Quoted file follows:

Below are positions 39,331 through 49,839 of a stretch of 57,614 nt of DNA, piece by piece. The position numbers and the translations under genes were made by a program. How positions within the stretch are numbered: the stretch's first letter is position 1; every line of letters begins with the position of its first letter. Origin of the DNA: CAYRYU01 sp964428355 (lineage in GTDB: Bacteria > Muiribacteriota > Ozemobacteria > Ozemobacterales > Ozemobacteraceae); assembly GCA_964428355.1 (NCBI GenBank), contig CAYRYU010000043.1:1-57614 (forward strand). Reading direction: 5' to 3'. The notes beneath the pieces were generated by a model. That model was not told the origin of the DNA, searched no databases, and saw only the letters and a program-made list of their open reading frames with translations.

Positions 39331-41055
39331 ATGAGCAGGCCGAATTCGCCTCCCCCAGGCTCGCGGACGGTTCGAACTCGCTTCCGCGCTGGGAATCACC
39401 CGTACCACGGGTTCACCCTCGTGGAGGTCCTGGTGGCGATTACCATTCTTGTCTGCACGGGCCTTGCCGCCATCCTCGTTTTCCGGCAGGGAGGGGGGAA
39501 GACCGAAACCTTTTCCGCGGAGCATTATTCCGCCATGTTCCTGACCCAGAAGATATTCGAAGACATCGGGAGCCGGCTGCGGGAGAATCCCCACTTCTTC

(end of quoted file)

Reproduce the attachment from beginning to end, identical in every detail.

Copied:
Below are positions 39,331 through 49,839 of a stretch of 57,614 nt of DNA, piece by piece. The position numbers and the translations under genes were made by a program. How positions within the stretch are numbered: the stretch's first letter is position 1; every line of letters begins with the position of its first letter. Origin of the DNA: CAYRYU01 sp964428355 (lineage in GTDB: Bacteria > Muiribacteriota > Ozemobacteria > Ozemobacterales > Ozemobacteraceae); assembly GCA_964428355.1 (NCBI GenBank), contig CAYRYU010000043.1:1-57614 (forward strand). Reading direction: 5' to 3'. The notes beneath the pieces were generated by a model. That model was not told the origin of the DNA, searched no databases, and saw only the letters and a program-made list of their open reading frames with translations.

Positions 39331-41055
39331 ATGAGCAGGCCGAATTCGCCTCCCCCAGGCTCGCGGACGGTTCGAACTCGCTTCCGCGCTGGGAATCACC
39401 CGTACCACGGGTTCACCCTCGTGGAGGTCCTGGTGGCGATTACCATTCTTGTCTGCACGGGCCTTGCCGCCATCCTCGTTTTCCGGCAGGGAGGGGGGAA
39501 GACCGAAACCTTTTCCGCGGAGCATTATTCCGCCATGTTCCTGACCCAGAAGATATTCGAAGACATCGGGAGCCGGCTGCGGGAGAATCCCCACTTCTTC